The Demystified Vine

Taking the mystery out of wine exploration!

Twenty-thirteen wHaywire-LunarWhiteas the first year that Haywire Winery, located in Summerland, British Columbia, released their annual Lunar New Year wines. Haywire wines are made at Okanagan Crush Pad run by the lovely Christine Coletta and Steve Lornie. As Whitney Law (of Okanagan Crush Pad) communicated, these special wines were “made in celebration of the Lunar New Year and to welcome the Year of the Sheep”. Whitney Law also mentioned that these limited case production wines were crafted, at the heart of things, to complement the “vibrant Asian food scene in Vancouver”.

One of the most frequent questions I get asked when talking about food and wine pairings with people, revolves around pairing wine with east Asian cuisines. Undoubtedly, with all the various spices in Asian cuisine, that, when drinking a glass of vino can cause chemesthesis to occur, it is no wonder why many people avoid enjoying a vino-based libation when consuming such foods. Often, people lean toward Gewurztraminer as the go-to wine choice as a result of its lower alcohol content and fuller body, but I am here to say that these are not your only choices. Page 6 of Haywire’s 22-page booklet called “Pairing Asian Flavours with Wine”, says:

Statistics tell us more and more Asians in Vancouver appreciate the pleasure a bottle of wine brings forth. Nevertheless, it has been said many times pairing Asian cuisine with wine is never easy. Vast climatic, geographic and regional differences; [and] special diets due to religion, culture and customs; all contribute to Asians’ culinary style variations. The complexity of flavour in most Asian dishes due to the spectrum of ingredients, sauces, seasonings, herbs and spices used and the cooking techniques applied, [makes] picking the right wine to pair with the meal […] a challenge to many.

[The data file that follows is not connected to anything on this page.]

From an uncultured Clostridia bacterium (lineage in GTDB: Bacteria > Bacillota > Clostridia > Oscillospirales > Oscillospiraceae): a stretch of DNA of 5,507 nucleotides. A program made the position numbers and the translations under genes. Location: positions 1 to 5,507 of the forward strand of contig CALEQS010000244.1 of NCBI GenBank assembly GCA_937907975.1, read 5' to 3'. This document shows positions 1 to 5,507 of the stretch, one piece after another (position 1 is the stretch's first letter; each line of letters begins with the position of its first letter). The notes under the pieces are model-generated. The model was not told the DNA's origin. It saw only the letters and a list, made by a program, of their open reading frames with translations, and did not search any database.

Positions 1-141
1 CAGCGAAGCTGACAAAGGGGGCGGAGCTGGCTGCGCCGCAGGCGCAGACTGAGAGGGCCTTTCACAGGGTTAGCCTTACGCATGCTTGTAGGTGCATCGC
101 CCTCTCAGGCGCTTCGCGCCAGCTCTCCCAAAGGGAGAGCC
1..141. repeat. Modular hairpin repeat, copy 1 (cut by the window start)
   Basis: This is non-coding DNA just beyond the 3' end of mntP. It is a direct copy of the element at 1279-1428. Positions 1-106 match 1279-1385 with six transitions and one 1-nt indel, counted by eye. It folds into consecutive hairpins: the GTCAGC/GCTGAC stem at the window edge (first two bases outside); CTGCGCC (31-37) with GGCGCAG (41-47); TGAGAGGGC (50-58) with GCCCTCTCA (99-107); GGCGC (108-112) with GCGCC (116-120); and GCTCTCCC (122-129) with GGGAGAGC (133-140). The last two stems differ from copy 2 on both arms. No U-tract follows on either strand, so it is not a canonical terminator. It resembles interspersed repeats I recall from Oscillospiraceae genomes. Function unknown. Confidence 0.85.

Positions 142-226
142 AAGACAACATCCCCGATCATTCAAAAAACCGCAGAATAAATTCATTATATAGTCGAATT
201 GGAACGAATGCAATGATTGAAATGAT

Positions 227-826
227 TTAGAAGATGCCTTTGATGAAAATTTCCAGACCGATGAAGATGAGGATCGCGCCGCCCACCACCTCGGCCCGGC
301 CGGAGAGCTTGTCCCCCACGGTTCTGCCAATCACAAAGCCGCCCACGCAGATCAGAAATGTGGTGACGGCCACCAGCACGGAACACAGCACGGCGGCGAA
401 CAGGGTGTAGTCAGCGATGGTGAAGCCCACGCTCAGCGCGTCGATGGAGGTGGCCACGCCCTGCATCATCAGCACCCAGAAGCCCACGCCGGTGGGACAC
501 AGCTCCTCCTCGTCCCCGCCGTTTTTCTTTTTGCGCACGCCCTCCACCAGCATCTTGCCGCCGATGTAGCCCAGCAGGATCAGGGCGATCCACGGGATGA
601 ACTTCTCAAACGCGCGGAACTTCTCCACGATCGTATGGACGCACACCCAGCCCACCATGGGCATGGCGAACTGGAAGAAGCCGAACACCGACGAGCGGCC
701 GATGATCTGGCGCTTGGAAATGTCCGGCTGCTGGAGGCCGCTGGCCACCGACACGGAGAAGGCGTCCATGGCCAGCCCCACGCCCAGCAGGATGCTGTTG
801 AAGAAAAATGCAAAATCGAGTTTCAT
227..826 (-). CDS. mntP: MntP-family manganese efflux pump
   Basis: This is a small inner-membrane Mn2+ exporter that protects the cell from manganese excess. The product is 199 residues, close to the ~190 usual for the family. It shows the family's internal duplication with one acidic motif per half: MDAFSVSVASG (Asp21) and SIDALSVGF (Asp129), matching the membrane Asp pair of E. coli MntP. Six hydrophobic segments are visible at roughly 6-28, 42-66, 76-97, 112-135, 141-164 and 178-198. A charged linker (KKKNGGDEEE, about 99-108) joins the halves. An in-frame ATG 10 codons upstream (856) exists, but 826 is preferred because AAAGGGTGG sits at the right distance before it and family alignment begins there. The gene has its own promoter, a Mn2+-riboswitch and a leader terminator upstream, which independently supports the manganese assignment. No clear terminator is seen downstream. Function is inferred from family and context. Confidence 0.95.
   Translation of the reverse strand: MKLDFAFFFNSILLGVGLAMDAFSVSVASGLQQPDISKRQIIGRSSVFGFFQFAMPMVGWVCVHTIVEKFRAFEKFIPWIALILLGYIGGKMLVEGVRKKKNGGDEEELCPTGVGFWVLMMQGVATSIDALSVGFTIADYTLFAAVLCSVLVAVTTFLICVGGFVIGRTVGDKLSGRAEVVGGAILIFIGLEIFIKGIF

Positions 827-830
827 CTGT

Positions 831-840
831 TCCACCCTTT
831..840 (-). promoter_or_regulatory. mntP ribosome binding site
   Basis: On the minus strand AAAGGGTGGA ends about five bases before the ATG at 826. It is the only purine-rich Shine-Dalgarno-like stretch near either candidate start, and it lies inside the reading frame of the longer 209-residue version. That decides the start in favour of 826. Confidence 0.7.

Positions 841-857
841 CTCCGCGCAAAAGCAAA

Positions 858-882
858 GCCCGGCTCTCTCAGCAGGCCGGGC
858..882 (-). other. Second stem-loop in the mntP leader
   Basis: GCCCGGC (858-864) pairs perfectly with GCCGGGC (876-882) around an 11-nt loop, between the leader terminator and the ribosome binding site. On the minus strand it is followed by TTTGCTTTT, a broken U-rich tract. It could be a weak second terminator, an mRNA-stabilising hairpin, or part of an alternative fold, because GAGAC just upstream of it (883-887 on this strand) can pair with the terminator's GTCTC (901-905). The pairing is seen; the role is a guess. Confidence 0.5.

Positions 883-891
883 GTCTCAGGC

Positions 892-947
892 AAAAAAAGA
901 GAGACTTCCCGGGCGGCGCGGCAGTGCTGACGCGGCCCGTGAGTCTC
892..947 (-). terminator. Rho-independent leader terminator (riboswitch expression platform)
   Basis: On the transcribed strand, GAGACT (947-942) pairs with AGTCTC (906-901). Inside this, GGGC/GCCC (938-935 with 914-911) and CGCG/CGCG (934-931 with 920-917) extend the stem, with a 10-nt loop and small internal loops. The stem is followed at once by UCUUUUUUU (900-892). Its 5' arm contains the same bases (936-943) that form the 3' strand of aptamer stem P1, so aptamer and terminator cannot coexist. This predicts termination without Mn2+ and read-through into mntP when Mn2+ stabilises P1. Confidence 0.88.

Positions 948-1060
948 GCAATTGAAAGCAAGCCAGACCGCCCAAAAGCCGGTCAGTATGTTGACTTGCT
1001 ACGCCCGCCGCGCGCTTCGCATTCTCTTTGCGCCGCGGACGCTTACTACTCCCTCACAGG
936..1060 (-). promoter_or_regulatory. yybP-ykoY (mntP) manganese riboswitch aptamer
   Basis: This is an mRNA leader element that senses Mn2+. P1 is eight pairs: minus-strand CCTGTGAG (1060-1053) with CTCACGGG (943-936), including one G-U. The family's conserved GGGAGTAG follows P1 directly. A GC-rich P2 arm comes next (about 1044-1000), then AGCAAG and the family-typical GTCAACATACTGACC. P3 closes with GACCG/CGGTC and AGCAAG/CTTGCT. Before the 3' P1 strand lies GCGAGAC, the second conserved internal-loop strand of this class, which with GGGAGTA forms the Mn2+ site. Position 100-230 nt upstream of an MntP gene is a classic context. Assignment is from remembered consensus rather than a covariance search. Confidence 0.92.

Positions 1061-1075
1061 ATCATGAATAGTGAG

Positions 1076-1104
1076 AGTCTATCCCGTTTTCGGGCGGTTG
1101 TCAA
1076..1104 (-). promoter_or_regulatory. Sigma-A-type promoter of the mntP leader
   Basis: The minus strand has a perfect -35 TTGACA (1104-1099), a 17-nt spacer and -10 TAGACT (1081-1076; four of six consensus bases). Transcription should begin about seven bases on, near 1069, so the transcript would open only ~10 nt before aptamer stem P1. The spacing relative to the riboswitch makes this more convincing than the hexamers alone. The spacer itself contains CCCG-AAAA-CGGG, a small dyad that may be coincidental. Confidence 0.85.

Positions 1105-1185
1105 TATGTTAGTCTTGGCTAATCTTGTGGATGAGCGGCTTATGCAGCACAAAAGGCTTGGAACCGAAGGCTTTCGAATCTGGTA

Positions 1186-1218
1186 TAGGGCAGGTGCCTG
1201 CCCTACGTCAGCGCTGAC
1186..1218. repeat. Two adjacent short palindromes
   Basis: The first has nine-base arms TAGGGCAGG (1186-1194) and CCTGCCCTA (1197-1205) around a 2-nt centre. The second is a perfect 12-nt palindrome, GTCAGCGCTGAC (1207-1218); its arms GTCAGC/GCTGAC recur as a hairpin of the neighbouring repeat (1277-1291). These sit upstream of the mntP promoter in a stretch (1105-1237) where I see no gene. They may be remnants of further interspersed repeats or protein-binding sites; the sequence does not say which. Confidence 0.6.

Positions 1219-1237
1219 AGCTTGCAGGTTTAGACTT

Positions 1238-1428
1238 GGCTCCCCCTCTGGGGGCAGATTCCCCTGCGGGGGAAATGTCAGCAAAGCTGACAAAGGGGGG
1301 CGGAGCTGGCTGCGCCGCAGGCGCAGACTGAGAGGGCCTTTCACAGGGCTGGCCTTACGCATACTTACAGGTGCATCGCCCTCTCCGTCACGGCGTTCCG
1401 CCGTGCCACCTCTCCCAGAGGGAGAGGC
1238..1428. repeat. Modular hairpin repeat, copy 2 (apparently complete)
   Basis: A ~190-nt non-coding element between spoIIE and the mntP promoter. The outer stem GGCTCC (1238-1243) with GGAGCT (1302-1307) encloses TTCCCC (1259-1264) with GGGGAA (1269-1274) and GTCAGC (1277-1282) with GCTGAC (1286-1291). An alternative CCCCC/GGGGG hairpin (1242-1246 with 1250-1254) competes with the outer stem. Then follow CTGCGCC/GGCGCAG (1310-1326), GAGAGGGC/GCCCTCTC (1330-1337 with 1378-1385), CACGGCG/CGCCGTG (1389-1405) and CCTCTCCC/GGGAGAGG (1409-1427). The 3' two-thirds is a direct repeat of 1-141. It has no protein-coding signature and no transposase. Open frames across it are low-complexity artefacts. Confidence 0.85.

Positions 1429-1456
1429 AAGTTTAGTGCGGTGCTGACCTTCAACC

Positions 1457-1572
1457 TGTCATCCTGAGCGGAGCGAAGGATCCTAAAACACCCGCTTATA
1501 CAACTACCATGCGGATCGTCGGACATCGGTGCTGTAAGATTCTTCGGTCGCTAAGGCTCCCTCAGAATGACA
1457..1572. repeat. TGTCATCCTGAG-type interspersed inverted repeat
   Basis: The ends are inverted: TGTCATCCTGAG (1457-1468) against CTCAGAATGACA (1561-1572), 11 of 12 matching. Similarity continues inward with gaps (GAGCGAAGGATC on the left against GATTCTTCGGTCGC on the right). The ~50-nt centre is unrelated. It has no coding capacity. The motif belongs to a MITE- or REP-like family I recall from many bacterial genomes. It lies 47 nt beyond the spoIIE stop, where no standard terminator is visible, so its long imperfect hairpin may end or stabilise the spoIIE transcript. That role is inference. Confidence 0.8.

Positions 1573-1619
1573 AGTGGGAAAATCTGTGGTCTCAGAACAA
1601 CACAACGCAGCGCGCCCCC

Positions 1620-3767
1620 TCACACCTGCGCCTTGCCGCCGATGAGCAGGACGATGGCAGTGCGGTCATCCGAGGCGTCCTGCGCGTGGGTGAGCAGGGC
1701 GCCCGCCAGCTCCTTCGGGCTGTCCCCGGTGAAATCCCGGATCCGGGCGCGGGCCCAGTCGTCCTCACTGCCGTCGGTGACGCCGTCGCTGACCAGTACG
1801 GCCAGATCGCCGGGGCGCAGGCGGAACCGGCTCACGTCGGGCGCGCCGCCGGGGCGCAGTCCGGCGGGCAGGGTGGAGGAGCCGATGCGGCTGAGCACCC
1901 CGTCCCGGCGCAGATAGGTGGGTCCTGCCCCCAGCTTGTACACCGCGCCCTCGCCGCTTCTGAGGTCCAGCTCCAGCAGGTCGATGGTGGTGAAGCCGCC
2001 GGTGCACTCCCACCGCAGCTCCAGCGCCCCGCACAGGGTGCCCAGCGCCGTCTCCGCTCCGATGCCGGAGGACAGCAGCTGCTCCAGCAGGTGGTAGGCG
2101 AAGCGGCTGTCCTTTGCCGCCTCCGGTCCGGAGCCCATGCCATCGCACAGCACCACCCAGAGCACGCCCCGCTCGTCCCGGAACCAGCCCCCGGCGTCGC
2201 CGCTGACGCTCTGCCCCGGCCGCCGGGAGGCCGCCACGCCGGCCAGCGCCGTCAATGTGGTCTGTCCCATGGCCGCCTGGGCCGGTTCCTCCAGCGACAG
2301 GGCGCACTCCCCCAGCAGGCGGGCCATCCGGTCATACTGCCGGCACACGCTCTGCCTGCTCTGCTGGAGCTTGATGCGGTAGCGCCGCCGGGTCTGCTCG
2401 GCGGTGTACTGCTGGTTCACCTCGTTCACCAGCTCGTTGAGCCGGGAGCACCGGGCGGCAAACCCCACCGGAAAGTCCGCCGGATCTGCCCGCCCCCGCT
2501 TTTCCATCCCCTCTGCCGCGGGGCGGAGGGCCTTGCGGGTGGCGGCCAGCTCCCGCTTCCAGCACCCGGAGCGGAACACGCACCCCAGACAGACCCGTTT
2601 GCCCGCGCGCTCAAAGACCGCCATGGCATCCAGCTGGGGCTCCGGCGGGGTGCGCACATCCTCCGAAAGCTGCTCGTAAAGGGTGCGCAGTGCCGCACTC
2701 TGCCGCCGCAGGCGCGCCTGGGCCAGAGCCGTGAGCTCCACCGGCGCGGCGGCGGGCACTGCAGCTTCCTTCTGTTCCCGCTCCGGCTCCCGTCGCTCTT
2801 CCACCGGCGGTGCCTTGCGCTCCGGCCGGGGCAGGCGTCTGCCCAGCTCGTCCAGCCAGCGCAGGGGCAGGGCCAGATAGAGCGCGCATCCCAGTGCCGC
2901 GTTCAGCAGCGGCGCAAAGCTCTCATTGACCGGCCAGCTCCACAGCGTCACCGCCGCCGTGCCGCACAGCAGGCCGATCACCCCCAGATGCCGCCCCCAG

Haywire-2012LunarRedAs such, conscious and conscientious creation of a wine or two that will specifically pair well with Asian cuisine is, in my humble opinion, quite welcomed.

The Lunar New Year and the Year of the Sheep

According to, the Lunar New Year was:

…born out of fear and myth. Legend spoke of the wild beast Nien (which also is the word for “year”) that appeared at the end of each year, attacking and killing villagers. Loud noises and bright lights were used to scare the beast away, and the Chinese New Year celebrations were born. Today, the 15-day New Year festivities are celebrated with a week of vacation in metropolitan areas of China. Much like the Western New Year (January 1st), the biggest celebration is on the eve of the holiday.

Each Lunar New Year is represented by an animal that has strengths and weaknesses much like the belief in astrological signs such as: Pisces, Gemini, or Scorpio. People born under the Year of the Sheep are believed to be kind-hearted, gentle, friendly, indecisive, and shy.

The Reviews

When I received these wine samples, I was quite excited. Last year, when the first release of Lunar New Year wine (2012 Pinot Noir, Year of the Horse) arrived in liquor stores, I missed my opportunity to try them. You can imagine my excitement of finally getting to taste some new BC wine and wine that would pair with Asian cuisine!

2013 Haywire Lunar New Year White: A fine blend of Gewurztraminer, Chardonnay, and Viognier. Youthful with a good intensity on the bouquet to stand up to stronger aromas in culinary dishes. Notes of fuzzy peach, golden pears, elderflower, citrus, and quince were present. The palate was dry with good acidic structure. There was a solid mouthfeel to the wine, which is likely due to Viognier influences. Some grassiness on the palate with lemon peel, grapefruit pith, flowers, and white tea. My notes show a side comment of, “good, celebration wine”! ~$20 12.9%

2012 Haywire Lunar New Year Red: Predominantly made from Gamay with a “splash” of Syrah, this red blend was a most beautiful ruby colour. The bouquet was very bright with lots of black fruits. Black cherry cola, raspberry, blackberry, and plum were all present alongside a hint of spice. The palate showed a dry wine, high acid structure, medium (-) in body, with juicy red fruit, ripe cherry, and good earthiness (once some air got into it). My notes offer cheese pairings of Cheshire, Chevre, and Havarti. ~$23 12.6%

Why not celebrate the upcoming Lunar New Year with some Year of the Sheep-inspired wine? As Plautus, a Roman playwright born in 254 BC, once said, “Let us celebrate the occasion with wine and sweet words”.


You can access the wine pairing booklet here.

To order the Haywire Lunar New Year wines, call 604-800-0601 or email Whitney Law at These wines were released on December 1st, 2014 and will be distributed to stores as they are ordered. If you’d like to see if your local wine shop is carrying them, please visit –> Our Wine –> Store Search.

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